Life happens at the park. Memories are formed, nature is explored, knees are skinned, picnics are enjoyed, and hours are idled away outdoors with the ones we love. Whether you prefer movement of leisure, sunshine or shade, a region’s parks are vital and precious.
In early September, Thurston County will add a new addition to their 25 currently operated parks. Featuring more than 150 acres with stunning waterfall views, Deschutes Falls Park will open to the public after a long, storied past. The park’s first owner was Charles Erb who established a homestead on the land in 1902. The second owners were Frank and Helen Noreen in the 1920s who first established the area as a private park.
The final owner, before it was purchased by Thurston County in 1992 was the William Pollman family who took over ownership in 1942. It was during these years that the owners charged cars a fee to set up camp or access the river. After the county’s purchase, there were big plans for the area, but development stalled over the years.
This delay was disheartening, says Parks Manager Kerry Hibdon. “Folks who grew up using that site have missed out on introducing the park to their children. It’s like the park skipped a generation.” But, the natural surroundings are so welcoming, the missed years won’t matter much. People will flock to it just the same. “It doesn’t need a whole lot of fixing. All I have to do to sell the site is kick the gate open,” he laughs. “It deserves—and needs—to be shared as a park.”
And Deschutes Falls Park is ready to be shared once again.
The grand opening is scheduled for Friday, September 1 at 10:00 a.m. Open to everyone, it will include a ribbon cutting and brief remarks before everyone is invited to hike from the upper trail at the edge of the parking lot downhill to the viewpoint areas. All three Thurston County Commissioners will be there as will invited members of the Nisqually and Squaxin Island tribes.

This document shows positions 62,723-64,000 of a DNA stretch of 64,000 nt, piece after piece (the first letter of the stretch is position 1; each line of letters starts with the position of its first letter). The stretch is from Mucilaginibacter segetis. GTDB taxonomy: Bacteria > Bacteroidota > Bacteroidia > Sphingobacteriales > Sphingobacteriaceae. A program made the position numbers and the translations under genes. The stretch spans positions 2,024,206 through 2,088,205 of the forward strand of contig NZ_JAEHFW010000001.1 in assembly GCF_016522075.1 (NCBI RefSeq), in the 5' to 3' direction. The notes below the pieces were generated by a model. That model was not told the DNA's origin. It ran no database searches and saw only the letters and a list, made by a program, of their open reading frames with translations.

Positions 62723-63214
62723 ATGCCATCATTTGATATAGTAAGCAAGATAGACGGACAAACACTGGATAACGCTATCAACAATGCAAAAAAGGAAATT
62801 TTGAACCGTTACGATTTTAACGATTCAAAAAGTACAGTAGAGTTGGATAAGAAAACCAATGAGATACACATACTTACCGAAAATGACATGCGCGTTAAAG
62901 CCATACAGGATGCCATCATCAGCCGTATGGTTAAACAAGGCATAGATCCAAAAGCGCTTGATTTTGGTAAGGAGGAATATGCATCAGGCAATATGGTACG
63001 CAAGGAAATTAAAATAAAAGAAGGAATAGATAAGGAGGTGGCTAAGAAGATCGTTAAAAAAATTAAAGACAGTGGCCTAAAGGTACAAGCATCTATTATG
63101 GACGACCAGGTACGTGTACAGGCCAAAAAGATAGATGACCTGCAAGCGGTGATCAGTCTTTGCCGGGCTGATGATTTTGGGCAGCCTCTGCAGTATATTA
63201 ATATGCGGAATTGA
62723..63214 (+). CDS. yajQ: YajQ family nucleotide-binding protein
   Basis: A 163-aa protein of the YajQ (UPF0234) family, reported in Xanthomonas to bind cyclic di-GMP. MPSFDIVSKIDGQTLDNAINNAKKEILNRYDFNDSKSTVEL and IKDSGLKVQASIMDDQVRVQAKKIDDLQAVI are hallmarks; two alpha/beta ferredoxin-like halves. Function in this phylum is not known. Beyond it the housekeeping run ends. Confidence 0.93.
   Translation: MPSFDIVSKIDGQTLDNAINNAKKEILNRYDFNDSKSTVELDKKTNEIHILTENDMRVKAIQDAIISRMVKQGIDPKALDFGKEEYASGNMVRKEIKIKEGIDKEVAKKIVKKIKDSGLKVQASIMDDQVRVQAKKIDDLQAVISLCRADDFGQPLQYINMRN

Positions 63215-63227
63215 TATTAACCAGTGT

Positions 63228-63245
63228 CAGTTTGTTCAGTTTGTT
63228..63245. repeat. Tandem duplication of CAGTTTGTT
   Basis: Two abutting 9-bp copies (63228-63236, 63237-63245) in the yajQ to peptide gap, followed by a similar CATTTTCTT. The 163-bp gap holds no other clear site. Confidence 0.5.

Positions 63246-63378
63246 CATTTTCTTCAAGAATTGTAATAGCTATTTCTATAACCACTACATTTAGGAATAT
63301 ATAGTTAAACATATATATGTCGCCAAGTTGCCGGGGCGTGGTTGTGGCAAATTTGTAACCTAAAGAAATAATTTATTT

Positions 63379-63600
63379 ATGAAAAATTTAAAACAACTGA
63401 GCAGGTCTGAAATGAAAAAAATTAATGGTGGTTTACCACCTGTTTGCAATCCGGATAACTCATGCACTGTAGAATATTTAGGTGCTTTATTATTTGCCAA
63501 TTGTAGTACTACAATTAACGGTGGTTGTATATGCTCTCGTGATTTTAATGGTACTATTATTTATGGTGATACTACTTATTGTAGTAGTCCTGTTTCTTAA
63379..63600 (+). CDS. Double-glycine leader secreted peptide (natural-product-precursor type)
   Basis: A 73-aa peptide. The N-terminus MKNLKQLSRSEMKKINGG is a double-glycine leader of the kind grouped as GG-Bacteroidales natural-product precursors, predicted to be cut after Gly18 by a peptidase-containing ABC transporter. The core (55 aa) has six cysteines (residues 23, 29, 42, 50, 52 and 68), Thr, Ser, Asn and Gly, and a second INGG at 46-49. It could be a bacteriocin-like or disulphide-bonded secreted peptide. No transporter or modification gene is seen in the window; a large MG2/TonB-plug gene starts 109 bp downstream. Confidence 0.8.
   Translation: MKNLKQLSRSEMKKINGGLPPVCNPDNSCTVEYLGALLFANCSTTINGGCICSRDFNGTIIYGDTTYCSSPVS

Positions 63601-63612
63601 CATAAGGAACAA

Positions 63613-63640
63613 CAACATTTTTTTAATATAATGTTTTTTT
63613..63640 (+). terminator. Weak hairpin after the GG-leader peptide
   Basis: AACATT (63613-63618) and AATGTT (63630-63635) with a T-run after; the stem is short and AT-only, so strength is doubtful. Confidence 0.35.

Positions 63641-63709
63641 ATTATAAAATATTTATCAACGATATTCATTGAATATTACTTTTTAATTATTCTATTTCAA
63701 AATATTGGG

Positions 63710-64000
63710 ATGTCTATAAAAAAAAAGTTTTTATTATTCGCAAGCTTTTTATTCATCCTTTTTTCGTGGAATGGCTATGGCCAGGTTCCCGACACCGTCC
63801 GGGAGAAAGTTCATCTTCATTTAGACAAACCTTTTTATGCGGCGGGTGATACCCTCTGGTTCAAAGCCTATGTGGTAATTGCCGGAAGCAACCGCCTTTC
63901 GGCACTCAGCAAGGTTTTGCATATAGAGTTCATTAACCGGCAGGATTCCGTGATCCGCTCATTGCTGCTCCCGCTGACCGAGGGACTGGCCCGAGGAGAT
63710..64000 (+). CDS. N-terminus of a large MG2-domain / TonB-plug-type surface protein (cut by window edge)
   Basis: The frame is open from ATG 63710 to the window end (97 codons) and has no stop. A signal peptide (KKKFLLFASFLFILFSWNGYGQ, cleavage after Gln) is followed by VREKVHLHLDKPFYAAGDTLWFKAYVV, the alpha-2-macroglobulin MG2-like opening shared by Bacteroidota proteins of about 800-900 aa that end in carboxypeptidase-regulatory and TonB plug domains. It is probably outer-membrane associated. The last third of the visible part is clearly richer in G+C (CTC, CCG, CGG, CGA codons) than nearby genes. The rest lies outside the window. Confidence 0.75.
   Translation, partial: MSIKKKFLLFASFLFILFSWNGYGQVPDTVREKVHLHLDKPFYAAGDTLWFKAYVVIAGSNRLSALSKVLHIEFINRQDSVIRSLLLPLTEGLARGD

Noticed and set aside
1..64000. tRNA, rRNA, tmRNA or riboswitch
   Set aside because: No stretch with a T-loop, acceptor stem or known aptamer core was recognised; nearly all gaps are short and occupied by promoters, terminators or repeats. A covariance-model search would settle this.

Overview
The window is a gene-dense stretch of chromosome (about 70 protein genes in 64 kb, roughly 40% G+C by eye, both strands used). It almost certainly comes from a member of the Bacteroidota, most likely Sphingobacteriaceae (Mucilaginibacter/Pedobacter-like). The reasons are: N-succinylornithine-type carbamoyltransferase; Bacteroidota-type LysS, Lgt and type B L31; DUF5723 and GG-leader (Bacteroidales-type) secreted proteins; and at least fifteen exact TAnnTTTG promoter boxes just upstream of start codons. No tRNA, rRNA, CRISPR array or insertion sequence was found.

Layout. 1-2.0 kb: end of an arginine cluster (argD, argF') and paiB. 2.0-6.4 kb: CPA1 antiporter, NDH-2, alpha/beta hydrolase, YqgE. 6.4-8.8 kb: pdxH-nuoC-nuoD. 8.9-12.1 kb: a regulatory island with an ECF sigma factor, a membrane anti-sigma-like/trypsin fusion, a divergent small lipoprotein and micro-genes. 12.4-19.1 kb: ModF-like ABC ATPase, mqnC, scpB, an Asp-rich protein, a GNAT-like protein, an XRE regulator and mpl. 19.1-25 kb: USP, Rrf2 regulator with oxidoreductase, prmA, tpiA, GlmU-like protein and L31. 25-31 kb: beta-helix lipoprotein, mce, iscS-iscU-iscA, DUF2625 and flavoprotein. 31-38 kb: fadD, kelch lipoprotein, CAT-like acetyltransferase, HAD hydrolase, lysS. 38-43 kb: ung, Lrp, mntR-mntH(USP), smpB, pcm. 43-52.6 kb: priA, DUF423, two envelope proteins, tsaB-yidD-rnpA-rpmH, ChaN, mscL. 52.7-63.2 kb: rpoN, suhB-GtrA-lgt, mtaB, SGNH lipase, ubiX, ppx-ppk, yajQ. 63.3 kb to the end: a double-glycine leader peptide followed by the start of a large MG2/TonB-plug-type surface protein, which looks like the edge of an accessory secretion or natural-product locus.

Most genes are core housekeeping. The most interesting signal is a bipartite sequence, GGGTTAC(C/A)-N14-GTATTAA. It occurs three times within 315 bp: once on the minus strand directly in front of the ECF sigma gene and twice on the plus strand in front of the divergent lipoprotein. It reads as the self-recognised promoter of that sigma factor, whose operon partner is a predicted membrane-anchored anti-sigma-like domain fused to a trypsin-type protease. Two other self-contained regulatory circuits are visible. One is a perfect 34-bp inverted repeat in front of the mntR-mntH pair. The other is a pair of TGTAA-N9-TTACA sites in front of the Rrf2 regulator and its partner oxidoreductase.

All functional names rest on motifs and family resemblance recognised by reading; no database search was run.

To make the grounds accessible, the county has added parking and portable restroom facilities. These, along with a drinking fountain, will be updated to something more permanent in the near future. They’ve also hired a live-in caretaker to “be the eyes and ears of the site and open the gates 365 days a year.” Beyond that, the site is “tailor-made for a park” Hibdon says.
No camping is available at this day-use only park but the views speak for themselves. There are approximately 25 developed acres with two focal destinations. Upon entering, the upper trail is at the grade of the river, surrounded by wooded outlying areas and natural pools for wading. The lower trail provides two viewpoints of the breathtaking natural gorge and waterfall.
The waterfall is the centerpiece and namesake of the park. Deschutes Falls is a 27-foot cascade that plummets into the Deschutes River below where banks rise over 70 feet. The river races through a 400-foot gorge and settles into a wide basin. However, before the main falls, a series of smaller falls cascade down the mossy, green slopes into a series of pools perfect for a dip to cool you from the summer heat.
“Because of the beauty of the site, it’s a natural destination,” says Hibdon. “We (Thurston County Parks) take pride in creating opportunities to experience and protect nature. I estimate that quite a few folks will come from Pierce County too,” he predicts. The park is located at 25005 Bald Hill Road SE and is near the adjoining county line.
As well as increasing amenities, the next phase of development hopes to turn an old settler-style cabin—inherited from the sale—into an information center with historical background about the area posted for visitors and educational trips. Topics will include historical data, details on the old growth Douglas fir trees and county-wide offerings. Down the road, the County also hopes to provide picnic shelters, tables and more amenities for visitors.
The National Recreation and Park Association stresses that, “Just as water, sewer and public safety are considered essential public services, parks are vitally important to establishing and maintaining the quality of life in a community. They provide identity for citizens.”
Hibdon echoes this philosophy. “To folks living in this community, we are their backyards.”
Come join the Thurston County team at Deschutes Falls Park on September 1 and thank them for setting aside a new place to explore, learn and play in our community backyard.